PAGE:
Atheists are a small minority in the U.S.  Advocates of gun control might be a minority in America as well. In light of the recent shootings in Aurora I am curious as to how atheists in this network view the lack of gun restrictions.  There are probably divergent views.

I have trouble believing that both presidential candidates are steering away from any call for reform after the horrific mass shooting. In my opinion it is insane to allow citizens access to assault weapons that can kill scores of people in a few minutes.  It was even more shocking to hear on a news show that a family had to raise money to pay for the immense hospital bills for one of the victims while they were already crippled with medical bills from the mothers fight with breast cancer.

As a Canadian I came to stand with my U.S brothers for the reason rally and freedom from religion.  I would be willing to come down to the capitol and march for two other important causes.  Gun control and universal health care.

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And one would note no one has come forth and said "he is my patient and he was under treatment." Or "he was my family member and he had thus-and-such."

Slinging around the mentally-ill argument with no evidence of it is dangerous to the mentally-ill, the most assaulted group of people in the USA. More than blacks. More than gays. More than children.

Yes, blame the guns. The experiment has been run. In the civilised world, where gun restrictions are much greater, the murder rate is much lower. Do all murders end? No. Have they been significantly reduced? Yes.

Beyond comparing culturally different countries, and irrelevant numbers, the thing to look at as atheists, is long term graphs of trends. Trend charts simply fail to demonstrate that anti-gun have any significant effect. Shouldn't atheists be concerned with statistically numbers and not ideological opinions? Yes armed people kill, No anti-gun laws are not effective. As countries, we're different, because we're culturally different.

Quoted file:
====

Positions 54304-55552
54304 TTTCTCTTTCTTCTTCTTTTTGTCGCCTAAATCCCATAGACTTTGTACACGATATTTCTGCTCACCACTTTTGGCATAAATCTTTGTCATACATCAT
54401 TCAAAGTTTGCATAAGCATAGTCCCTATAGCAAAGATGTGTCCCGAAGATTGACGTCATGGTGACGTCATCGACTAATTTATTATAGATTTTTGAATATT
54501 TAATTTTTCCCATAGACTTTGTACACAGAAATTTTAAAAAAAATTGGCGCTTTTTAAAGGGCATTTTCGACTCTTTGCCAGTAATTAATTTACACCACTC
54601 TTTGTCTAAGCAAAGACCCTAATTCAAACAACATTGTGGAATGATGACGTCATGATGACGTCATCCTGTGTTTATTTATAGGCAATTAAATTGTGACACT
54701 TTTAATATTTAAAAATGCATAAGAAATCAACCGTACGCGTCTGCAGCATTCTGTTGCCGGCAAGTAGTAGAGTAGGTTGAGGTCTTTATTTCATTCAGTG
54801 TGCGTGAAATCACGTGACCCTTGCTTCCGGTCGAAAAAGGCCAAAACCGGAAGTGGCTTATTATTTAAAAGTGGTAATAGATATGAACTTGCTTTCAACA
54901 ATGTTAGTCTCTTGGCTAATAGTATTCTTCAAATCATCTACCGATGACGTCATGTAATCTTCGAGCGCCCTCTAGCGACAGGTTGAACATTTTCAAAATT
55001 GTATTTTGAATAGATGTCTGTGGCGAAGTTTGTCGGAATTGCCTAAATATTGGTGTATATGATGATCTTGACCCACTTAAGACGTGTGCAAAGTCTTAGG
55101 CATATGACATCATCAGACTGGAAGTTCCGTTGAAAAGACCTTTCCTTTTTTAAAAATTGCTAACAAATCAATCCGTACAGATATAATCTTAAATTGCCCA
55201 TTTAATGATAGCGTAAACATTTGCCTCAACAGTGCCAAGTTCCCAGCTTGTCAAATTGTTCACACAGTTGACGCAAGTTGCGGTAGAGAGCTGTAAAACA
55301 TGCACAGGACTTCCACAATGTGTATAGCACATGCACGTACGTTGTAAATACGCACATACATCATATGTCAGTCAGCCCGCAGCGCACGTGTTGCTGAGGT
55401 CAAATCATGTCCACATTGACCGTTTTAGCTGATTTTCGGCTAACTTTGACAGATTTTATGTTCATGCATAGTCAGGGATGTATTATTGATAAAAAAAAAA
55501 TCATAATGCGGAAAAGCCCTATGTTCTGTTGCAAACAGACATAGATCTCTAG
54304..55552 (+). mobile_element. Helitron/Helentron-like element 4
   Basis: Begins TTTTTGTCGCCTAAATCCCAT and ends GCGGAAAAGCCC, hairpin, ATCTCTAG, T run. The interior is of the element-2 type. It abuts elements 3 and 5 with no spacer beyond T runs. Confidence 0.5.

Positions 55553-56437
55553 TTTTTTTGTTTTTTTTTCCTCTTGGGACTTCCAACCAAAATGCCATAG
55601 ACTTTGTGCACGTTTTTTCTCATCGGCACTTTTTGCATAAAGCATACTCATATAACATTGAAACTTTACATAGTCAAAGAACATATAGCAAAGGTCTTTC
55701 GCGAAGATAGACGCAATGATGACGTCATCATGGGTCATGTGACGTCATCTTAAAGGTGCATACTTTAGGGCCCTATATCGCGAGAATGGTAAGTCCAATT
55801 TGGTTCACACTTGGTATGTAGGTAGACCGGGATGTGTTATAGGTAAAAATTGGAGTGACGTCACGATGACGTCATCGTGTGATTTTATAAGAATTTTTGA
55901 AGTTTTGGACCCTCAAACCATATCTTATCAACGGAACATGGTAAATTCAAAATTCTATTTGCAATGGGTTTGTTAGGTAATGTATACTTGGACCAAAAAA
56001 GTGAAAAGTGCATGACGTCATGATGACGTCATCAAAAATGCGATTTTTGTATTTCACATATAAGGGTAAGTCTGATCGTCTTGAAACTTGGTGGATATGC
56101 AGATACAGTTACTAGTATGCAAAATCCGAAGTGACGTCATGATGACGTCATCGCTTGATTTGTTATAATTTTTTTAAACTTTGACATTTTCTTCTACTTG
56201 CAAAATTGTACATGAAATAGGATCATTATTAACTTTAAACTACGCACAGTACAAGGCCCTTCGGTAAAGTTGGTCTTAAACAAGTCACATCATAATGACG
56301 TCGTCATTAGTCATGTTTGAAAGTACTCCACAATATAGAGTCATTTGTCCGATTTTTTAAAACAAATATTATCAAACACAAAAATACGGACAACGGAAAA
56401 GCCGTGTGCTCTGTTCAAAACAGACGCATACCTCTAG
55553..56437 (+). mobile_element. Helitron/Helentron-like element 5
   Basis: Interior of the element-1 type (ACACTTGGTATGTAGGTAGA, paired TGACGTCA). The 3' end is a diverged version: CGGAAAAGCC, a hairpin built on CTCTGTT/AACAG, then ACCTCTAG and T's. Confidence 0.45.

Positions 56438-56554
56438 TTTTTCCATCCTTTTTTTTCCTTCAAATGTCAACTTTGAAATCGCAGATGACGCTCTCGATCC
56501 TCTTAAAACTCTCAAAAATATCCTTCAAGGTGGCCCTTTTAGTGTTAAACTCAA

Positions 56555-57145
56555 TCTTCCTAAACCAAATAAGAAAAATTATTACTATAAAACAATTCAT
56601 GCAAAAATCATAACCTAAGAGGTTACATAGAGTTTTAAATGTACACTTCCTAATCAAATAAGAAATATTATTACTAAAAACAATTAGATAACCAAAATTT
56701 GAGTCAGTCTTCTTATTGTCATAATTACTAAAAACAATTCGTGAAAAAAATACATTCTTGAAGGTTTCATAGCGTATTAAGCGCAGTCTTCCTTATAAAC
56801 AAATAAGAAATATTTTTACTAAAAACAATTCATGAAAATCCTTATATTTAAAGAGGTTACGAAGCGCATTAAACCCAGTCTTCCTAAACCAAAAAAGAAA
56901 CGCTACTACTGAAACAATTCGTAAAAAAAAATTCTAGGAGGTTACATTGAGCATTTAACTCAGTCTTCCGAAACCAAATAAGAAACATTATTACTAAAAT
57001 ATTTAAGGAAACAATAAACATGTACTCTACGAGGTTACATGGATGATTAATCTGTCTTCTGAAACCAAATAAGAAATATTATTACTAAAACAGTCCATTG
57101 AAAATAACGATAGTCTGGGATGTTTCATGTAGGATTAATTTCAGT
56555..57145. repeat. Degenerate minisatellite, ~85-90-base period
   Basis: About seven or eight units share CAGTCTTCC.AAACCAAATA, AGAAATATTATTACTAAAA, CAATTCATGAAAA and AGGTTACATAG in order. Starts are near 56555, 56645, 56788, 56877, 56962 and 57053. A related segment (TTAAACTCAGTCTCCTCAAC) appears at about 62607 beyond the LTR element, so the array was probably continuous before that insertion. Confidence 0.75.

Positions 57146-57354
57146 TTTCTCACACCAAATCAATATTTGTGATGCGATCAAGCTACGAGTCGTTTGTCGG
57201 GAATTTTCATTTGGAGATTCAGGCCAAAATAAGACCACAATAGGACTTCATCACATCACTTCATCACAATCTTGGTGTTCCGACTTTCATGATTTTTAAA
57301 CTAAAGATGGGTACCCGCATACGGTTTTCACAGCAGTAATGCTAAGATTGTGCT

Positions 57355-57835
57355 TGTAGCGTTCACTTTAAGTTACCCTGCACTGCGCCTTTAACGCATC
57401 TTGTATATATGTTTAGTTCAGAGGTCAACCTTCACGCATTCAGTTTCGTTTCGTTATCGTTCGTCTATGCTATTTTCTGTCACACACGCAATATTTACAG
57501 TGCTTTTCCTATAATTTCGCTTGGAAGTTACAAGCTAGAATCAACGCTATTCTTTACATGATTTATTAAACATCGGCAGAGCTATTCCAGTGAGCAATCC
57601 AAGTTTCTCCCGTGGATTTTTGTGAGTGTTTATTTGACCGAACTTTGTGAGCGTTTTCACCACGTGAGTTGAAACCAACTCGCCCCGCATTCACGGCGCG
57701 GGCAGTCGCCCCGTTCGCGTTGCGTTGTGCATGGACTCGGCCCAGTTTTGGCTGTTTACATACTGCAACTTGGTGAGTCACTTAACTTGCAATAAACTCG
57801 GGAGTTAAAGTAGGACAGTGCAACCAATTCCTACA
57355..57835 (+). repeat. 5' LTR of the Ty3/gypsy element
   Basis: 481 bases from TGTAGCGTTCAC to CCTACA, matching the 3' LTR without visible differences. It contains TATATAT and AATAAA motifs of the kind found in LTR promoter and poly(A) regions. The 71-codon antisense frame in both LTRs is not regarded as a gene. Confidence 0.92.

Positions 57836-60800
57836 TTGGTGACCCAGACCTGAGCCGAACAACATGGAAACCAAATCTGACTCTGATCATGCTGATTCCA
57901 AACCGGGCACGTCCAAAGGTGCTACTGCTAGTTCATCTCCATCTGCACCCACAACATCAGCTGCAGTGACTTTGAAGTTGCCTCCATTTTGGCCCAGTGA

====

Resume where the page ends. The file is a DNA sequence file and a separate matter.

Here's a graph showing TRENDS in homicides, demonstrating that since 1990, they're falling faster in USA than Canada, yet our changes in laws is not the cause. This is the only type of graph that is valid, comparative trends over time.

There are problems with your graph and comparisons between the United States and Canada.

1) Homicide is a general term that includes both firearm homicides and non-fire homicides. Your graph seems to deal with all homicides and not just firearm homicides.

2) In the U.S. firearm homicides account for about 2/3 of all homicides while in Canada, they account for roughly 1/3. Consequently comparing total homicide rates for the two countries gives a false impression.

3) The firearm homicide rate in Canada is about 1/5 th of the rate in the United States.

You've not presented a valid comparison at all, but chosen one that you think favorable to your argument.

Sorry to repeat myself... Frankly my dear, I don't give a damn... about HOW they die, I care about how many die in total, and how many are maimed in total. I hate cherry picking, and insisting on counting only gun homicides is cherry picking.